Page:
Bonhomme-GigueurTherese Lamarre Bourdon, the mother of Françoise Bourdon of Joseph’s Coat, carved and clothed this “bonhomme-gigueur”, which goes by the name of “limberjack” in Appalachia. These jointed dolls tap out dance rhythms at the end of a thin wooden paddle. The musician sits on one end of the paddle and by tapping it creates a vibration, as it if were a miniature diving board. The “bonhomme” is held by a dowel in the middle of its back and the vibrating board sets it in motion, so that it dances like a step dancer from Quebec! Françoise remembers the bonhomme dancing in the kitchen of the family home in Montreal.
Irish ShillelaghBoth the shillelagh, a traditional Irish weapon, and the walking stick are made from the Irish blackthorn. The blackthorn is cut in the frosty midwinter, when the sap is down, so that the fine-grained bark will remain on the stick for its life. The craftsman trims the thorns, which grow up to six inches long. He may bury the stick in a manure pile or smear it with butter and place it in the chimney, where it cures slowly for 2-3 years. When dry, the stick is steamed, straightened, sanded and polished. A fine walking stick is a treasured gift — or a weapon!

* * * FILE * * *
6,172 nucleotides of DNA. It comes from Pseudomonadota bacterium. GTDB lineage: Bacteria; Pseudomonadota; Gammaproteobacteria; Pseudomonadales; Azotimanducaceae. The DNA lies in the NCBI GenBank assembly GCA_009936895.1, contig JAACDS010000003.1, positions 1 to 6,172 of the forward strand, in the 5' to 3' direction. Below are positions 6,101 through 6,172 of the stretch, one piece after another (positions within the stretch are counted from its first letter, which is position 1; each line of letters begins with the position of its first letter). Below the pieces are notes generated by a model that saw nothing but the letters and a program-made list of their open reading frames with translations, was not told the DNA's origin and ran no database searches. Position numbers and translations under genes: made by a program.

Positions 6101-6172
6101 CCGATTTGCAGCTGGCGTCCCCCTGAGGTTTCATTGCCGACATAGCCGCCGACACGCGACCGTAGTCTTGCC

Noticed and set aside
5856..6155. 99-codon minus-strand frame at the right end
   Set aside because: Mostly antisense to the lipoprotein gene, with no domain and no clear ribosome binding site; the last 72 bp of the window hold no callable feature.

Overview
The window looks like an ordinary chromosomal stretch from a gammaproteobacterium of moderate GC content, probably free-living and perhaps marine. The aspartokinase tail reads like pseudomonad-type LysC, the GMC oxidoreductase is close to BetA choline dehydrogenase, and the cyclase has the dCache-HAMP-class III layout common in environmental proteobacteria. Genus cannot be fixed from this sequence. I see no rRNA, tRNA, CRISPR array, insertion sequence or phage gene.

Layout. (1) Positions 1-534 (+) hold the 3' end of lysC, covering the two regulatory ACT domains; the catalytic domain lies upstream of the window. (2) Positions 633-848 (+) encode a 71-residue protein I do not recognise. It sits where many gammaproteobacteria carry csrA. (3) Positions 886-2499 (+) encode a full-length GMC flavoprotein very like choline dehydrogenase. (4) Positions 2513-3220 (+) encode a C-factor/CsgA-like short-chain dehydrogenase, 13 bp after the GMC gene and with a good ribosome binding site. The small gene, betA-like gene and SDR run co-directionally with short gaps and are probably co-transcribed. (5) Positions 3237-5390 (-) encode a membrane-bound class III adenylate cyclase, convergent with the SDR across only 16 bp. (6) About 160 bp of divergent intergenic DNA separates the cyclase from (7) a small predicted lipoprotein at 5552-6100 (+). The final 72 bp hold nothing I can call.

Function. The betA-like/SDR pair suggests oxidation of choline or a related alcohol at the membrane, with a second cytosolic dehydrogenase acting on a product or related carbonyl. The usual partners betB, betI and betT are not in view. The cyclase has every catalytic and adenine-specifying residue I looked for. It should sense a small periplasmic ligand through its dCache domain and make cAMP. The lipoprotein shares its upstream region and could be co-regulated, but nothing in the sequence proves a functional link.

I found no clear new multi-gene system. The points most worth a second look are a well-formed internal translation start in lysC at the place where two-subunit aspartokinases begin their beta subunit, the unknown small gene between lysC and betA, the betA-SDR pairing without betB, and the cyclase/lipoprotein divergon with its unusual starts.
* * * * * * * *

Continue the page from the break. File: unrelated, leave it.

According to Anthony Bluett in Things Irish, the true shillelagh is a cane with a knob on one end (the root of the blackthorn or other hardwood, sometimes hollowed out and filled with molten lead, the “loaded stick”). He maintains that the short cudgel seen here was a popular weapon in 19th century London but not in Ireland. It is however sold as a “shillelagh” to tourists!
Kathy Weibel of Jaffrey has loaned these to Mariposa.